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Are children prohibited from certain jobs in New York?

Many New Yorkers understand that not all jobs are safe. Many people risk their lives and their health in order to make a living. In today's economic climate, adults are not the only people going to work to support themselves. There are children -- individuals under the age of 18 -- that go to work in order to earn money for themselves and their families. These children can be put in situations that put their safety at risk.

However, state and federal laws limit the ability of children to work. These laws are in place to not only ensure that children have enough time away from work to get a proper education, but also serve to keep children safe. In particular, there are federal safety regulations that prevent children from working certain jobs.

According to the New York Department of Labor, children under the age of 18 cannot work in 17 different occupations under federal law. These include coal and other mining operations, jobs that would expose the worker to radioactive substances, meatpacking, slaughtering or roofing. Additionally, people who are under 18 cannot operate certain bakery machines, make bricks or tiles or operate certain power tools. Excavation, logging and demolition jobs are also prohibited.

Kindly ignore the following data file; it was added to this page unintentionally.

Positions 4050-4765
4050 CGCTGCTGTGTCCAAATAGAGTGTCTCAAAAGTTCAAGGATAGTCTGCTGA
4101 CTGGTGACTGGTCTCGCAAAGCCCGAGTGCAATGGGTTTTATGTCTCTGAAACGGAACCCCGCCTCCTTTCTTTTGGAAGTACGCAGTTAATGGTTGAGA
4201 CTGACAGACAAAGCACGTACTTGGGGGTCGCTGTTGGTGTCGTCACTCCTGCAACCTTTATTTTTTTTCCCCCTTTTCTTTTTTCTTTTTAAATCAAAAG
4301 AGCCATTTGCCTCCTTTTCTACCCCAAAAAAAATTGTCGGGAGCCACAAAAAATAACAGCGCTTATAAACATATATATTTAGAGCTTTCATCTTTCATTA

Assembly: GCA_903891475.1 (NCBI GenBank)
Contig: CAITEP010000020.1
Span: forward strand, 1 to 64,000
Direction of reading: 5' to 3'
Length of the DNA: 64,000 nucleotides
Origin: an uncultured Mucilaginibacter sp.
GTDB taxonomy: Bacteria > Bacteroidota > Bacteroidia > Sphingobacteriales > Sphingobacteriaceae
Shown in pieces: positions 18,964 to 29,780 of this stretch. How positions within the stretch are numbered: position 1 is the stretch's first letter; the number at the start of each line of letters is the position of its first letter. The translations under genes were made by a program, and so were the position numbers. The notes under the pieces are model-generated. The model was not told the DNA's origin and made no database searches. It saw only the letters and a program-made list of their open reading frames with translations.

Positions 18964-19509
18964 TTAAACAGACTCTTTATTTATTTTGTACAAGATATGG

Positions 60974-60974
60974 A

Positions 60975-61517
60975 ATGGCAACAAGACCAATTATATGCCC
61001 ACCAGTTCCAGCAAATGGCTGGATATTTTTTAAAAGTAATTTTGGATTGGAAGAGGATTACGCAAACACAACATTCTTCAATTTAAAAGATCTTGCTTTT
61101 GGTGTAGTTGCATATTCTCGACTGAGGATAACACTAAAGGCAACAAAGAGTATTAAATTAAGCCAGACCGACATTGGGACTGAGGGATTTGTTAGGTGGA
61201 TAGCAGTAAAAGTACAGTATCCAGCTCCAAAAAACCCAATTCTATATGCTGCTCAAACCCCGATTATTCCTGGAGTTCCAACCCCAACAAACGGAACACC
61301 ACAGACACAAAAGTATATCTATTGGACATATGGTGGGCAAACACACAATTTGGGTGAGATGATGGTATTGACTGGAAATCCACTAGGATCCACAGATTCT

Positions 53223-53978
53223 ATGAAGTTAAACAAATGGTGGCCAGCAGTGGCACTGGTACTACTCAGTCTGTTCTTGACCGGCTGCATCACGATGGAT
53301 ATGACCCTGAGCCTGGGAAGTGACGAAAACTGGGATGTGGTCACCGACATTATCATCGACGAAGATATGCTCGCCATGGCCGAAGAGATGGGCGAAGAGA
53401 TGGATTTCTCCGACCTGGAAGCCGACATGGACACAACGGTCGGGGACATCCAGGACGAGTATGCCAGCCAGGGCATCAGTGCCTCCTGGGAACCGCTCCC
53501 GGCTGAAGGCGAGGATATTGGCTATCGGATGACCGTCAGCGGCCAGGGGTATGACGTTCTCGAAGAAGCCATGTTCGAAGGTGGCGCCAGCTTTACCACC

When a worker is 16-years-old or younger, additional safety regulations are applicable. These workers cannot work as public messengers, process certain foods or perform certain retail jobs.

These lists are not exhaustive and should only be used as general information and not specific legal advice. However, if these rules are ignored by New York employers, even child workers may have legal rights. Workers' compensation is often available to those hurt in a workplace accident. An attorney can help to explain these rights.

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